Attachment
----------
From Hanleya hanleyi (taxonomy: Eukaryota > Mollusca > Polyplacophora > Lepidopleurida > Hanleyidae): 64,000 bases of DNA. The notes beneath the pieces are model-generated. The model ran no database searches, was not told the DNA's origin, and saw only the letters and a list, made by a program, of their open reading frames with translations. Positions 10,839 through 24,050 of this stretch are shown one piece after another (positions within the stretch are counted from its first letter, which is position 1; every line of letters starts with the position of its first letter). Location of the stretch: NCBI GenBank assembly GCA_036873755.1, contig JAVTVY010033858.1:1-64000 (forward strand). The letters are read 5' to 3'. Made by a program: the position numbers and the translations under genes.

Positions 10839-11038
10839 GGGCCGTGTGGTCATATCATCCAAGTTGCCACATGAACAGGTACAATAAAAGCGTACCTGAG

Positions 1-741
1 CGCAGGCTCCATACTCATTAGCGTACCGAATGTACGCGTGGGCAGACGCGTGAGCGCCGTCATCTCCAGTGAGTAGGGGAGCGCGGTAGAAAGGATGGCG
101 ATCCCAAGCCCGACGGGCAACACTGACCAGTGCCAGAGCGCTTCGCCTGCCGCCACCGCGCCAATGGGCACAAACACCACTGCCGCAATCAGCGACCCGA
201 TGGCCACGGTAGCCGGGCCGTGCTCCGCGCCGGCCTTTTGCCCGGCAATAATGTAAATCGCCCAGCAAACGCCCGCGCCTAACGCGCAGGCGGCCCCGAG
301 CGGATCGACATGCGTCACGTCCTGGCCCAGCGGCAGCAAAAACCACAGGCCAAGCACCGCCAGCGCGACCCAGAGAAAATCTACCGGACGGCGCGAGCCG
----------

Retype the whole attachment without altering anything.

From Hanleya hanleyi (taxonomy: Eukaryota > Mollusca > Polyplacophora > Lepidopleurida > Hanleyidae): 64,000 bases of DNA. The notes beneath the pieces are model-generated. The model ran no database searches, was not told the DNA's origin, and saw only the letters and a list, made by a program, of their open reading frames with translations. Positions 10,839 through 24,050 of this stretch are shown one piece after another (positions within the stretch are counted from its first letter, which is position 1; every line of letters starts with the position of its first letter). Location of the stretch: NCBI GenBank assembly GCA_036873755.1, contig JAVTVY010033858.1:1-64000 (forward strand). The letters are read 5' to 3'. Made by a program: the position numbers and the translations under genes.

Positions 10839-11038
10839 GGGCCGTGTGGTCATATCATCCAAGTTGCCACATGAACAGGTACAATAAAAGCGTACCTGAG

Positions 1-741
1 CGCAGGCTCCATACTCATTAGCGTACCGAATGTACGCGTGGGCAGACGCGTGAGCGCCGTCATCTCCAGTGAGTAGGGGAGCGCGGTAGAAAGGATGGCG
101 ATCCCAAGCCCGACGGGCAACACTGACCAGTGCCAGAGCGCTTCGCCTGCCGCCACCGCGCCAATGGGCACAAACACCACTGCCGCAATCAGCGACCCGA
201 TGGCCACGGTAGCCGGGCCGTGCTCCGCGCCGGCCTTTTGCCCGGCAATAATGTAAATCGCCCAGCAAACGCCCGCGCCTAACGCGCAGGCGGCCCCGAG
301 CGGATCGACATGCGTCACGTCCTGGCCCAGCGGCAGCAAAAACCACAGGCCAAGCACCGCCAGCGCGACCCAGAGAAAATCTACCGGACGGCGCGAGCCG